The war was necessary because the U.S. made it necessary—the politburo in Hanoi and the NLF in the south would gladly have taken control of Vietnam without getting blown up and killed in apocalyptic numbers by American weapons. Equivalency and objectivity are the tools of liberal apologetics, and Burns and Novick have always used them well to make Americans (and Americans below the Mason-Dixon Line) feel good about themselves. Instead of examining American aggression, they ruminate on Vietnamese irredentism. Love them, they’re liberals.
What Burns and Novick are really looking for is a shot at redemption, for all the decent men who went to war and wiped out large swaths of Vietnam. The war resulted from blunders and mistakes, it tragically divided a country that . . . should be conformist and static? Even in those dark times, like the protests of antiwar activists, there is virtue, as a North Vietnamese soldier told Burns and Novick that America’s opposition to the war was a sign of strength because it showed that the U.S. was a free and democratic society where dissent was okay . . . and apparently so was invading and destroying other countries.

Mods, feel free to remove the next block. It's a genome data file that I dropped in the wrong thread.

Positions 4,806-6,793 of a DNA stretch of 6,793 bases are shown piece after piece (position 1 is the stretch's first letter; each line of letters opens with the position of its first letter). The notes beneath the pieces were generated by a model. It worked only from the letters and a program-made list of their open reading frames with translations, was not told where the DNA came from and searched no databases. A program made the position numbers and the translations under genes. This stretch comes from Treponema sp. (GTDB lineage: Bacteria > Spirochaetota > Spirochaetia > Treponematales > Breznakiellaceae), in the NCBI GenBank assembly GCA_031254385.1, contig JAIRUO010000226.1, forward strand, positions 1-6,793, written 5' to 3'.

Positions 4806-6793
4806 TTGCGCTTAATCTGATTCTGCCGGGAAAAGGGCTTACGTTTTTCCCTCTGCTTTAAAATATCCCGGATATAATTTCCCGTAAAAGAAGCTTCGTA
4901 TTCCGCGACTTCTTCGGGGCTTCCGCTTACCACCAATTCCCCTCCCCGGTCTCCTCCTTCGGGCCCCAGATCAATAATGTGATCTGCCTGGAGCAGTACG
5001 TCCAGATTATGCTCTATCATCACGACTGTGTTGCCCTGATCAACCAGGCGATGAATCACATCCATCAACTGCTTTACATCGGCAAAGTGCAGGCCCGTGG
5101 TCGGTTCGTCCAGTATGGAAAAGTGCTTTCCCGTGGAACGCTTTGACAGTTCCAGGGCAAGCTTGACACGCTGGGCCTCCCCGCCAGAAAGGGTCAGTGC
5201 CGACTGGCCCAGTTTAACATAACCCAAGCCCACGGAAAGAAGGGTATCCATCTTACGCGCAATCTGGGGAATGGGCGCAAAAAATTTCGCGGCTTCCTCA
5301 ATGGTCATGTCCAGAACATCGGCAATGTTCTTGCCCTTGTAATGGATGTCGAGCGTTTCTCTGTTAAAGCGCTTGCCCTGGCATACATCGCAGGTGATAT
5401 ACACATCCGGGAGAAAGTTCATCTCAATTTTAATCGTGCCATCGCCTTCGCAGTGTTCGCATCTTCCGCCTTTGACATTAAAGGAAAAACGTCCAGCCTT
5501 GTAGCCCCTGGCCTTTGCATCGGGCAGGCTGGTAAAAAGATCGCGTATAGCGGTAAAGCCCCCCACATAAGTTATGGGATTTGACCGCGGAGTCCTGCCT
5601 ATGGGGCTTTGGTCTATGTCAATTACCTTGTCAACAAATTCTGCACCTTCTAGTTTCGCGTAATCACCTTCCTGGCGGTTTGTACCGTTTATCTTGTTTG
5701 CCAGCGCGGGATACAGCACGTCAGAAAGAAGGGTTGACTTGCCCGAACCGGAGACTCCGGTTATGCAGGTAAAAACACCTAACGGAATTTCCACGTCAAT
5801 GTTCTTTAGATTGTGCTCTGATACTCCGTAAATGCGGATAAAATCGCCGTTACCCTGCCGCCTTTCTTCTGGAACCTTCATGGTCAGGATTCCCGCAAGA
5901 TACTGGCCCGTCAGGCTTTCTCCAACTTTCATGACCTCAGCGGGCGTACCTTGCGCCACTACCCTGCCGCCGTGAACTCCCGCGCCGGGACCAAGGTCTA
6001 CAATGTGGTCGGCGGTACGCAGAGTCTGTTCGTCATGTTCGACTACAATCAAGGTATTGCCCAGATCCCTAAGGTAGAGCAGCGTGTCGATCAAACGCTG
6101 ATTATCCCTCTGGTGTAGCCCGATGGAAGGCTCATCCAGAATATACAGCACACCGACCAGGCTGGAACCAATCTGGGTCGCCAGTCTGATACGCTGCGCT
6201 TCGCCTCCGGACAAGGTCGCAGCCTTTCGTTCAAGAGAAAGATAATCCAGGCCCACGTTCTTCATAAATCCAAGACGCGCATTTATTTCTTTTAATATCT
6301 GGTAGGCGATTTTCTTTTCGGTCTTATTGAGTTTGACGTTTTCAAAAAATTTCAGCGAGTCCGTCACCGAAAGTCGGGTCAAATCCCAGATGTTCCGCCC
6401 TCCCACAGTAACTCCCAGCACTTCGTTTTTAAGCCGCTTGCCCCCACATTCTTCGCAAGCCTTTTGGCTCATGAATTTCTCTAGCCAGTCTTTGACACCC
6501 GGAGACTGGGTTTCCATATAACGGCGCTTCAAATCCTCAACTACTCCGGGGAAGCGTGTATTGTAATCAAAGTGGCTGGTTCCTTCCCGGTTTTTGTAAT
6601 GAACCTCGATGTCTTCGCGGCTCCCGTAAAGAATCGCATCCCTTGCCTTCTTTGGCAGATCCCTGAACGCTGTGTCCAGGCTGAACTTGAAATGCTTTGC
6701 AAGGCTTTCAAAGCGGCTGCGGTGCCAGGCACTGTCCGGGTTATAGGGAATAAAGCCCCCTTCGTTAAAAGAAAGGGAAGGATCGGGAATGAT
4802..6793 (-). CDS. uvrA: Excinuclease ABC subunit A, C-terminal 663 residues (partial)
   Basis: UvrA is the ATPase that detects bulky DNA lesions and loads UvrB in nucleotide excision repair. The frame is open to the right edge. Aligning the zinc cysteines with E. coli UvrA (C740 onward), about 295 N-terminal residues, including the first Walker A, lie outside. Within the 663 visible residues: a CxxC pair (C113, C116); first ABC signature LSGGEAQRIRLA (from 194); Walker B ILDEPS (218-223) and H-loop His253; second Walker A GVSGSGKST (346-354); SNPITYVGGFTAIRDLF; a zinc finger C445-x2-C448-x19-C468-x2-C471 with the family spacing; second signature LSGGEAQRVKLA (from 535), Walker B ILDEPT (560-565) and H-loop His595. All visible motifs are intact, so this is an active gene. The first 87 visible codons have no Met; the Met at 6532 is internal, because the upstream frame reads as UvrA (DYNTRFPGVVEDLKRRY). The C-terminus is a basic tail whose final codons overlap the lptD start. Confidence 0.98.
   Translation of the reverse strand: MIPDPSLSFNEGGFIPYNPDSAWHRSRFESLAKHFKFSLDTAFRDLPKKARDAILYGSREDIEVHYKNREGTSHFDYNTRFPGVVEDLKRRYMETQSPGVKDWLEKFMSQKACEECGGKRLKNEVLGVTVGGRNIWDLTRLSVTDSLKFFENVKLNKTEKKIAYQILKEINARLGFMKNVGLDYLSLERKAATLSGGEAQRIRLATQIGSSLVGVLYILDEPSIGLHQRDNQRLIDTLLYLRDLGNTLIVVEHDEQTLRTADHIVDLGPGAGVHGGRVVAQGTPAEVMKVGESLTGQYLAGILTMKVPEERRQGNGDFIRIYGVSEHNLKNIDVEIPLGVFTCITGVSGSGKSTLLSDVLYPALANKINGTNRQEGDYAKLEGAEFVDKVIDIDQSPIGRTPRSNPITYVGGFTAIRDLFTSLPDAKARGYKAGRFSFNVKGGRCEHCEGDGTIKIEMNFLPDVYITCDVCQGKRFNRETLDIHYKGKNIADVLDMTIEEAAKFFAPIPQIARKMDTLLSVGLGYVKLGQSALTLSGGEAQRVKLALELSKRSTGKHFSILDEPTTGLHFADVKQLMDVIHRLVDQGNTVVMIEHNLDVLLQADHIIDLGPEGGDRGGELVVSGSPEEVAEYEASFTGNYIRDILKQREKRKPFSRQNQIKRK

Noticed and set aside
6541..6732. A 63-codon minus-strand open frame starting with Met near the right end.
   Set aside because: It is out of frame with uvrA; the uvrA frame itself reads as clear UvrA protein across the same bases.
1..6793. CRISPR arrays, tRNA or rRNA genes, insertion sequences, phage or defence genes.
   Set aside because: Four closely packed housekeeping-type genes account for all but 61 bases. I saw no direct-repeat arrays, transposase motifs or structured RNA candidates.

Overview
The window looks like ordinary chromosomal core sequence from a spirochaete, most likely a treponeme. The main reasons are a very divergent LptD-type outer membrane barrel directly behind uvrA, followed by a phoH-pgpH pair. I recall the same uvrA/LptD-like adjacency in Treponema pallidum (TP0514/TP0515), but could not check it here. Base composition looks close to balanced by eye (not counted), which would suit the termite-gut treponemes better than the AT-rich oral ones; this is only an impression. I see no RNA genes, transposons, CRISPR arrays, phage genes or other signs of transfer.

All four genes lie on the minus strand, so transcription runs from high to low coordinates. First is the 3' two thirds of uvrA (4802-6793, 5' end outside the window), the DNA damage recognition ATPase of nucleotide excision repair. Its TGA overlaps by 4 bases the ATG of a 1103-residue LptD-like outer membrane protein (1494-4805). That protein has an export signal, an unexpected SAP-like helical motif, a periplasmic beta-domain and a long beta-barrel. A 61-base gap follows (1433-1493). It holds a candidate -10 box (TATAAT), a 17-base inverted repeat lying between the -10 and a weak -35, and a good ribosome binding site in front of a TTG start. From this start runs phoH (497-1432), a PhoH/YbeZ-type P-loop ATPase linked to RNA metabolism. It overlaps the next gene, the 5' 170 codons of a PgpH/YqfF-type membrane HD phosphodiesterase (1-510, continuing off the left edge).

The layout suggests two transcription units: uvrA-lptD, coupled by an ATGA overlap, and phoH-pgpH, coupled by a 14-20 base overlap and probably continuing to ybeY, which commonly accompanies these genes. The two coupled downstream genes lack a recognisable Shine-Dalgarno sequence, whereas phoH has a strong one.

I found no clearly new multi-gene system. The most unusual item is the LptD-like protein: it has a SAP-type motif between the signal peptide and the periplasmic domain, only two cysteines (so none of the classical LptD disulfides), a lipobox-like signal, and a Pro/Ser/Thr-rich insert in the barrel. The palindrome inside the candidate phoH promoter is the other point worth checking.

Among the partisans interviewed and featured were Mai Elliott, Bao Ninh, and Tim O’Brien, each of who has also written eloquently about the war. And it seems fitting to end this rumination, one that I began with a poem about the lies of Vietnam, with the powerful words of O’Brien, whom I believe is the greatest novelist of the Vietnam War. In The Things They Carried, he has a short story titled “How To Tell a True War Story,” which concludes
“A true war story is never moral. It does not instruct, nor encourage virtue, nor suggest models of proper human behavior, nor restrain men from doing the things men have always done. If a story seems moral, do not believe it. If at the end of a war story you feel uplifted, or if you feel that some small bit of rectitude has been salvaged from the larger waste, then you have been made the victim of a very old and terrible lie. There is no rectitude whatsoever. There is no virtue. As a first rule of thumb, therefore, you can tell a true war story by its absolute and uncompromising allegiance to obscenity and evil.”
Burns’s and Novick’s war stories don’t teach us the history of Vietnam, and leave us with myth, contrived patriotism, and nostalgia. Their series surely doesn’t try to convince us that the Vietnam War was a good idea, but nor does it provide a basis for examining the war to help us going forward as “decent men” are ready to “blunder” into wars in the Middle East, the Korean peninsula, or elsewhere. When we’re done, we’re hypnotized by Burns’s heroic war stories instead of being encouraged to take heed of O’Brien’s real ones.